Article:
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The value of vision: Why you should get your child’s eyes checked before they start school

Vancouver Coastal Health encourages parents to get their child a comprehensive eye exam by Kindergarten
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Getting your children’s vision evaluated early ensures they are set up for success in time for school

As with any other part of your young child's growing body, their eyes need check-ups early and often. When vision problems are found early, it is often possible to correct them or prevent them from getting worse, which is why it’s crucial to not wait until your child can read before looking into their visual capacity.

Early childhood is a critical period for developing the sense of sight, and vision is important for children’s learning, playing and overall healthy development. Early intervention is key in treating children who may experience vision problems.

"Getting a comprehensive eye exam before school entry helps detect vision issues that are harder to correct at older ages; it also sets up your child for optimal learning," says Dr. Ceinwen Pope, Medical Health Officer at Vancouver Coastal Health (VCH).

"Over the past few years, data trends have suggested that very few young children in VCH have had an eye exam with an optometrist. As a result, we are actively encouraging parents and caregivers to take their young children to the optometrist for an eye exam prior to Kindergarten entry."

If you are looking for an optometrist in your community, you can find an optometrist with BC Doctors of Optometry, a quick and easy online resource.

Child eye exams and family history

Many vision conditions and complications can run in the family. As such, it is important to take your child to an eye doctor by age three if there is a family history of vision problems such as lazy eye (amblyopia), crossed eyes (strabismus) or wearing strong prescription glasses.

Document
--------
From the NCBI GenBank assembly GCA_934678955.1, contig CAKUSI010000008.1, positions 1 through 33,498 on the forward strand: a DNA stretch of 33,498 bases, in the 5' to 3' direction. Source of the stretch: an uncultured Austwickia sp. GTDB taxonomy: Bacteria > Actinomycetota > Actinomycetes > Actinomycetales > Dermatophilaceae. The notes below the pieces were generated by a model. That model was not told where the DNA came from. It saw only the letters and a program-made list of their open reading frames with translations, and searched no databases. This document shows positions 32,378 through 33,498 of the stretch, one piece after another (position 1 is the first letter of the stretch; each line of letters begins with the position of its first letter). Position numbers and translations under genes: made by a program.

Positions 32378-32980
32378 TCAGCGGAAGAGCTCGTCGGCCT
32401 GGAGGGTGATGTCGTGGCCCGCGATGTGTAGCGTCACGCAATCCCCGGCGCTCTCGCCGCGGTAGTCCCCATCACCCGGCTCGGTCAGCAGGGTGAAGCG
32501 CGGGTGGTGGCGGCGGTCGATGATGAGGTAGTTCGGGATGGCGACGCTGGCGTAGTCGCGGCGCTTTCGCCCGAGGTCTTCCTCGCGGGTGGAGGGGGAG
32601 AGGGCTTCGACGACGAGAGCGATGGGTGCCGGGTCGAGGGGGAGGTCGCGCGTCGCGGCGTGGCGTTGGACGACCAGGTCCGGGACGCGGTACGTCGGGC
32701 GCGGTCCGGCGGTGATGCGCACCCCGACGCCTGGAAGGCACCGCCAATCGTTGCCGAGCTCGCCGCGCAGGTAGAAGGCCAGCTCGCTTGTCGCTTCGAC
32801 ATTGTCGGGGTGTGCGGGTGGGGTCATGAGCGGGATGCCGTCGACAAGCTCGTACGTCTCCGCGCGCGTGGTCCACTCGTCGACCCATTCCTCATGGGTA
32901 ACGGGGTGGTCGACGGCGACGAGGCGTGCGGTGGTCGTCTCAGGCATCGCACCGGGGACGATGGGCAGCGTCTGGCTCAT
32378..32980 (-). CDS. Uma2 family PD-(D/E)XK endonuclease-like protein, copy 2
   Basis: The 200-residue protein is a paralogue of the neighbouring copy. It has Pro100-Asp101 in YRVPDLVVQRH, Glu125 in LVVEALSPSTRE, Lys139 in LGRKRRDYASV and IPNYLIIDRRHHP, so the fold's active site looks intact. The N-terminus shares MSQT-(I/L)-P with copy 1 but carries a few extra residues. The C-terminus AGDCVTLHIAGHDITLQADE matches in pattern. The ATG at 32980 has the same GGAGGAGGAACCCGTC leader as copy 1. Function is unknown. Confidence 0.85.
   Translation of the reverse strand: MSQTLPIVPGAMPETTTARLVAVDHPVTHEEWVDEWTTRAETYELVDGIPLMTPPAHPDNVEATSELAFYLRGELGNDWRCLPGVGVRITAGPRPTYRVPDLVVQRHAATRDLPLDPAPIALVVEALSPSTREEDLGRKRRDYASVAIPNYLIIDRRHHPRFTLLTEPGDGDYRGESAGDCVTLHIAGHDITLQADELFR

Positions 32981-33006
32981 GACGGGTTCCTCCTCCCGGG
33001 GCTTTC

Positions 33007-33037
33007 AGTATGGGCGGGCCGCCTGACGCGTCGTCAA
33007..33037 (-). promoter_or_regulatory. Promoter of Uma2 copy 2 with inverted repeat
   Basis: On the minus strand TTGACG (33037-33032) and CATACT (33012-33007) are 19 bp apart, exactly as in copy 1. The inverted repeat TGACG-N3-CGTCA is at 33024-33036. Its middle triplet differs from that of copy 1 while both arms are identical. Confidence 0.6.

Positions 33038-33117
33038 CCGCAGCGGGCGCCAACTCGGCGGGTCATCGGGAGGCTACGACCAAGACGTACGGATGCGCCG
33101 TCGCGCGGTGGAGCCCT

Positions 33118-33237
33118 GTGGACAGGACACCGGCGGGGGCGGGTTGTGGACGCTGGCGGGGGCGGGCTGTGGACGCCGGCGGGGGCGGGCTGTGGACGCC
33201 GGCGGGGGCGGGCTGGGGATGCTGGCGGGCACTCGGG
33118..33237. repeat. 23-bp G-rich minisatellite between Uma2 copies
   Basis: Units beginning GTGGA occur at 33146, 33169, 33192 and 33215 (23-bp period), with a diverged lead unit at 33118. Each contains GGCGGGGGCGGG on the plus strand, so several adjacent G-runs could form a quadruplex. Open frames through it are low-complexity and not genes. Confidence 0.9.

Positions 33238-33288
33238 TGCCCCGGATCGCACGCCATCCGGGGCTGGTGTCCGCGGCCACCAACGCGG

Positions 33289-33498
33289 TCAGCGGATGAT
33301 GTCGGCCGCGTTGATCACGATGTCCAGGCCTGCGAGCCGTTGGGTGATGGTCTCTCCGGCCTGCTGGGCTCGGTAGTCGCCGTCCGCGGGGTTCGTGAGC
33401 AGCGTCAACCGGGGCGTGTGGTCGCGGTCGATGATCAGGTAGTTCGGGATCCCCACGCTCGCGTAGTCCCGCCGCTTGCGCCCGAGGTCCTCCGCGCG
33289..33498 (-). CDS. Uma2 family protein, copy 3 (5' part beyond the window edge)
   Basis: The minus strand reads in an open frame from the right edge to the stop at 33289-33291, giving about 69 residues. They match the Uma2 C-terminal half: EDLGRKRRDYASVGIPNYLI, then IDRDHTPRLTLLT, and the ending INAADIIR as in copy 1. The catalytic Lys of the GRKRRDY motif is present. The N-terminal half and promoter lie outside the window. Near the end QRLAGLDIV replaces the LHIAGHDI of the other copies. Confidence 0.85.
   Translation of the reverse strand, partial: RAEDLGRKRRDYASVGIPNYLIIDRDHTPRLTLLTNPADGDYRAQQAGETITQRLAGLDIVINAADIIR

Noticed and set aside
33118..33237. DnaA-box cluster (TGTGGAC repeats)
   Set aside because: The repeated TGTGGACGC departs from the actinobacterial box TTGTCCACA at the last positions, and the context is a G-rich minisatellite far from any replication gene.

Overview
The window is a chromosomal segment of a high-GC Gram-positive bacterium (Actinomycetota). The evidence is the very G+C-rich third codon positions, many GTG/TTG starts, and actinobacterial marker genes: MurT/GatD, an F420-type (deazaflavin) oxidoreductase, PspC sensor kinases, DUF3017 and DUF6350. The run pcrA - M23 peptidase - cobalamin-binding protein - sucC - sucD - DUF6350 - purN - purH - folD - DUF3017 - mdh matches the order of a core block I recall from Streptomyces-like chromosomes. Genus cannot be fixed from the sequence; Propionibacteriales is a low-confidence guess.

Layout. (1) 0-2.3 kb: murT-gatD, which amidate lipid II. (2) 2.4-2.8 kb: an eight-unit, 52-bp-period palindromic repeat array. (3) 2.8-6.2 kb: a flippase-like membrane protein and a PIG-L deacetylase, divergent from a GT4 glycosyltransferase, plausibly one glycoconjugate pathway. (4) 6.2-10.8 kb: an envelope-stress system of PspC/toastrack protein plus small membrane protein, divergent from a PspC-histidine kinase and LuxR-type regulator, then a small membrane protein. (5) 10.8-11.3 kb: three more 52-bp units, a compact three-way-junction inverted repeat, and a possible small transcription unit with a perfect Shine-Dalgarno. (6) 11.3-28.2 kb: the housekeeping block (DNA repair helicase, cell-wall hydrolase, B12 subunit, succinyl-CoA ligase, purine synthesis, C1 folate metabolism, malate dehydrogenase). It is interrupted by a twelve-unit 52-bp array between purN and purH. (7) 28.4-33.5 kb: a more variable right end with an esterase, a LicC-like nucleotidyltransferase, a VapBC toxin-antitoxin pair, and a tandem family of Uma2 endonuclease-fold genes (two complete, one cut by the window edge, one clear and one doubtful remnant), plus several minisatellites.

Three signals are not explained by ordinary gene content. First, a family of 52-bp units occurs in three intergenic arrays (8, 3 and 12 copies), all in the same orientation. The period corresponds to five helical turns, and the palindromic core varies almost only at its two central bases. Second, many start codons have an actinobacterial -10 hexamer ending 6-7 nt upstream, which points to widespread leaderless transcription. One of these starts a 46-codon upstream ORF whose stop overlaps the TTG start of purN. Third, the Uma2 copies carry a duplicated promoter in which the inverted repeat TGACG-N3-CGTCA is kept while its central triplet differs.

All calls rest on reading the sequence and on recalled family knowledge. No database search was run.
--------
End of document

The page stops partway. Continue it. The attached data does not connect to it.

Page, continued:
"It can be difficult to detect vision problems at home, but some signs to look out for include the child frequently squinting, rubbing or closing one or both eyes, turning the head to one side, bumping into things or if you note eyes appear crossed or turned," explains Dr. Pope.

You can expect your optometrist to provide a child-friendly eye exam and to evaluate your child's vision even if they don't talk or read yet. They will review your child’s health history and use gentle tests and equipment to assess basic eye health and various aspects of eyesight and vision.

"In B.C., eye exams are covered by MSP up until the age of 19, though it is a good idea to call clinics in advance to ask about extra fees," Dr. Pope advises.

Comprehensive eye exam vs. eye screening

It's important to clearly distinguish the difference between a comprehensive eye exam and vision screening. Most importantly, vision screening is not a substitute for an eye exam.

An optometrist or ophthalmologist performs comprehensive eye exams, which include a full assessment of your child’s vision and eye health. Vision screening, on the other hand, comprises tests done usually by your child’s primary care practitioner.

"Vision screening involves a limited assessment that can detect signs of specific conditions but doesn’t capture the full range of vision problems in children," Dr. Pope describes.

Lifestyle habits for children’s eye health

Protect your child’s eyes at home by limiting screen time, wearing UV eye protection and ensuring proper nutrition and rest for healthy brain and eye development. You can also foster healthy vision by doing activities that stimulate vision development, like reading daily and playing with toys like puzzles and hidden object games.

Caring for your child's eye health cannot be understated. "Vision is an important part of healthy childhood development — it helps children interact with and learn from their environment and people close to them," says Dr. Pope.

Book your child for a comprehensive eye exam before school entry to ensure the best chance of discovering and addressing any potential vision issues early to set them up for learning to the best of their ability.

For more information about vision services for your child, visit vch.ca.